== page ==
Roost and diet selection by Southern Spotted Owlet Athene brama brama (Temminck, 1821) in the Cauvery Delta of Nagapattinam District, southern India

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V. Vanitha
C. Kumar
K. Thiyagesan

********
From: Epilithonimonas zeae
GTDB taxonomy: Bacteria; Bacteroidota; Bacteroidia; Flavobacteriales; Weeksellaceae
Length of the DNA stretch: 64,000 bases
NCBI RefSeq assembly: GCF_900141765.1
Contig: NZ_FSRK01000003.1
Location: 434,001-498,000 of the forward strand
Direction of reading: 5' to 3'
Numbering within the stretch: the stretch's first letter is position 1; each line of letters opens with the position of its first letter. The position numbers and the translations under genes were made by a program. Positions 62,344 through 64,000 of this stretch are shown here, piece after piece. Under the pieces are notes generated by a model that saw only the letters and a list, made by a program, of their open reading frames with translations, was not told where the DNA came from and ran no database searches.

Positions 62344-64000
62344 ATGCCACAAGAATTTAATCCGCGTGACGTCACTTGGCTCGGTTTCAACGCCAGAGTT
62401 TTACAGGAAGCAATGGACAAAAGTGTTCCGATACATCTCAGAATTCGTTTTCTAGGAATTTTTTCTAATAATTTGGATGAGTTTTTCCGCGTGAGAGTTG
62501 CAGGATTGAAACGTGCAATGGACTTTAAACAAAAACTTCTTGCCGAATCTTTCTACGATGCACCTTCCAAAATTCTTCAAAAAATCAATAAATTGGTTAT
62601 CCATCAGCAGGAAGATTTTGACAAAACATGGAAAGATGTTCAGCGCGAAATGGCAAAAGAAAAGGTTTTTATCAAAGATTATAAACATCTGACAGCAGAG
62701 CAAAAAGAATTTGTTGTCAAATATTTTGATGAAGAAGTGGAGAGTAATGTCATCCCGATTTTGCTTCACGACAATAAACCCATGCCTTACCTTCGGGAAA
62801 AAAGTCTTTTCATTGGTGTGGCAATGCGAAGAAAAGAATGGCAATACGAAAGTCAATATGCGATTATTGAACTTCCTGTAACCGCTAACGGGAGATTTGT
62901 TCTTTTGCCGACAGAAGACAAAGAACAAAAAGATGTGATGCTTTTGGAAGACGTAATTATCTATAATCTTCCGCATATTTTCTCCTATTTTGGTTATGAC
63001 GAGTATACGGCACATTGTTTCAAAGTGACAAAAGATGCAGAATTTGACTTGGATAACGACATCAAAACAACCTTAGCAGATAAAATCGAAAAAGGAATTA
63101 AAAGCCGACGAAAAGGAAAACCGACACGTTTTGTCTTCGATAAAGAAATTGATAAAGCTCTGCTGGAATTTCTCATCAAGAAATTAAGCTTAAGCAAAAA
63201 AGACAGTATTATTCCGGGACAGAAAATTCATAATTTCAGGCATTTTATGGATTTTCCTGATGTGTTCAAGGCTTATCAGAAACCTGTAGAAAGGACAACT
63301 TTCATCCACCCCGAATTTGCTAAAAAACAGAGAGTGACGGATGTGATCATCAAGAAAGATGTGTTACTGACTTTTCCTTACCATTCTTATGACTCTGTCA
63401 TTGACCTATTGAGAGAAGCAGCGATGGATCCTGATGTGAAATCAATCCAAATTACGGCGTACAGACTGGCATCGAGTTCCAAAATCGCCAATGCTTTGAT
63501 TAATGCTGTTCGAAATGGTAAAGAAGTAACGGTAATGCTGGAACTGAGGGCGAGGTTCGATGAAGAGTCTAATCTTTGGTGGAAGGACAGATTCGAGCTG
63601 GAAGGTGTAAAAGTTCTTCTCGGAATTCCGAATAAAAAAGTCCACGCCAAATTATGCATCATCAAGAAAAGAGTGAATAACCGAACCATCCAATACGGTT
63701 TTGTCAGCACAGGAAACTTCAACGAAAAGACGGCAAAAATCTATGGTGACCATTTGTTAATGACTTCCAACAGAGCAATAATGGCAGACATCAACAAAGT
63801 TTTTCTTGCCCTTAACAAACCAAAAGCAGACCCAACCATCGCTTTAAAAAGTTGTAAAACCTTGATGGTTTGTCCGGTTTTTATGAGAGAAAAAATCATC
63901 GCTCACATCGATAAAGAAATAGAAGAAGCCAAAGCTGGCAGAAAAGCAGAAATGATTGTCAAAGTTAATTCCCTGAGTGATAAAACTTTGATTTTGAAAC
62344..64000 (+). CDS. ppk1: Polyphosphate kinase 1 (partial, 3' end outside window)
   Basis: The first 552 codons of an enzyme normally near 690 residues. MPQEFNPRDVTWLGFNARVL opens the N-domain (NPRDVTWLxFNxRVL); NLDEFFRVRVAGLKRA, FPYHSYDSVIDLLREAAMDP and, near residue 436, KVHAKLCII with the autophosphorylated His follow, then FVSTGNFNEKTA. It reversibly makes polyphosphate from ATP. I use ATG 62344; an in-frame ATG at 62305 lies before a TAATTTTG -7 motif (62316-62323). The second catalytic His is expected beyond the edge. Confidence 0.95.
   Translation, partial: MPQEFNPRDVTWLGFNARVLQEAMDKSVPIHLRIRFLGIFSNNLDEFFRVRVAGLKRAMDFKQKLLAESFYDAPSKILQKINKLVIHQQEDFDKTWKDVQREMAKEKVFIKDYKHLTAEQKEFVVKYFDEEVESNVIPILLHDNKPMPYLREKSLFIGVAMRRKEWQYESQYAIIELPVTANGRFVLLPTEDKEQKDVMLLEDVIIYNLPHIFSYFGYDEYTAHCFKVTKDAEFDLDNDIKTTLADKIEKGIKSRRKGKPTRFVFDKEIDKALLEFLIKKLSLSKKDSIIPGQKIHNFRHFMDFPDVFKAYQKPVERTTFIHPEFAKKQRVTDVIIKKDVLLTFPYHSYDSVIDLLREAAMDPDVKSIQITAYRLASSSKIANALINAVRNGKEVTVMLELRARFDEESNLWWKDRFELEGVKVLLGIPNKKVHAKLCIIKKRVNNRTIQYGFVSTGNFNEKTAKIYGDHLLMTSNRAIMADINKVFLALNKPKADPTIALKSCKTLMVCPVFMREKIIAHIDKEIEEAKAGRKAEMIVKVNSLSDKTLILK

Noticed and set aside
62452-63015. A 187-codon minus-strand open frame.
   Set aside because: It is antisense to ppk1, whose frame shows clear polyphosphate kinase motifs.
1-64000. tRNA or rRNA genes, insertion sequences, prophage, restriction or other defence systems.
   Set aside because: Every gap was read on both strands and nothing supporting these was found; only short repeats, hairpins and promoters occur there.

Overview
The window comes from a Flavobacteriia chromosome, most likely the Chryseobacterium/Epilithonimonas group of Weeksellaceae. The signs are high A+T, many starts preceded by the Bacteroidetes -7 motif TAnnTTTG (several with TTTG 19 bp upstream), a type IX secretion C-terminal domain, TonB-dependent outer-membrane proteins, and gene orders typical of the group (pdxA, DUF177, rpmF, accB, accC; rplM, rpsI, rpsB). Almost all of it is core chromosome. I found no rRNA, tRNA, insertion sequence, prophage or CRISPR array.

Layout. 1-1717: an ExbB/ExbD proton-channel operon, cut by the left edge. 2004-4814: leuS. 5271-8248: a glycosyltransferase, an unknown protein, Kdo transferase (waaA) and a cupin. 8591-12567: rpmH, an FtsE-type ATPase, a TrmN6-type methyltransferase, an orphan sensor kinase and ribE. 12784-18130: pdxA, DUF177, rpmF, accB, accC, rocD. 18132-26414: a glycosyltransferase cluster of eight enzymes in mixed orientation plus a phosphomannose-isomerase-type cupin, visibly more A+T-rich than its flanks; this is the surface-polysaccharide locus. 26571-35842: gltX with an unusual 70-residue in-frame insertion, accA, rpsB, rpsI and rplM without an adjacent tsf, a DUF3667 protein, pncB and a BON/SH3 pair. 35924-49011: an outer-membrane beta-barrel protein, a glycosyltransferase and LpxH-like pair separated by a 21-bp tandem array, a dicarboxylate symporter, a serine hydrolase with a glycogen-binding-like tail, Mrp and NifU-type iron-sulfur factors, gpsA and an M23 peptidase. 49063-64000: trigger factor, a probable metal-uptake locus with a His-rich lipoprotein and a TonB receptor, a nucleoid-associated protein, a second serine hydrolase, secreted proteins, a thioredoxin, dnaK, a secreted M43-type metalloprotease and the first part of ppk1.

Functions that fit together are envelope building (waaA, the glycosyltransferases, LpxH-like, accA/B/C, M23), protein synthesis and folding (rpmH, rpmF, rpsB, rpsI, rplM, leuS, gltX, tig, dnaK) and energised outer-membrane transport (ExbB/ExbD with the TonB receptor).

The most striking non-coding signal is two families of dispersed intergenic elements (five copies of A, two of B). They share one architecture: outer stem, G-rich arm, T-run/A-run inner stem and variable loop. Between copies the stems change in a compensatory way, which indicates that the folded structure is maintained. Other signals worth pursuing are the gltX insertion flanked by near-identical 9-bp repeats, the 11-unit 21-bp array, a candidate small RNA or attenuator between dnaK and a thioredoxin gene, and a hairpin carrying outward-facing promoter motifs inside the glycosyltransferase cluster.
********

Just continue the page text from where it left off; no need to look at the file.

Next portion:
The Spotted Owlet Athene brama is the commonest among the 62 species of owls of India and also a widely distributed bio-control agent of agricultural pests in India. We studied the roost site selection and diet composition of the Southern Spotted Owlet A.b. brama in the Cauvery Delta in southern India during 2007-08. The roost selection evaluated based on roost site characteristics observed from 22 roost sites revealed that the owlets preferred to roost closer to human habitation than in agricultural fields, with all the roosts found among trees. Albizia saman (Rain Tree) was the most commonly used roost tree species. Tree species with 20-30 m height and 1-3 m gbh were most preferred for roosting due to the presence of a greater number of branches. Roost species and size class selection appeared to depend on availability of suitable locations with better protection from weather and concealment to avoid disturbance from humans and other birds. Diet composition examined through analysis of 55 regurgitated pellets revealed that undigested food items from insects constituted the bulk of the owls diet (57%) followed by mammals (rodents) (24.4%), reptiles (7.8%) and birds (7.3%). However, it is argued that mammals in the form of digestible parts could have contributed more to the diet of the owlet than any other taxa. Higher consumption of rodents and insects is discussed in the light of reducing agricultural pests; adequate roosting sites (mature trees) and creating awareness among the local community about the role of Spotted Owlets will improve their population and help control agricultural pests more effectively.

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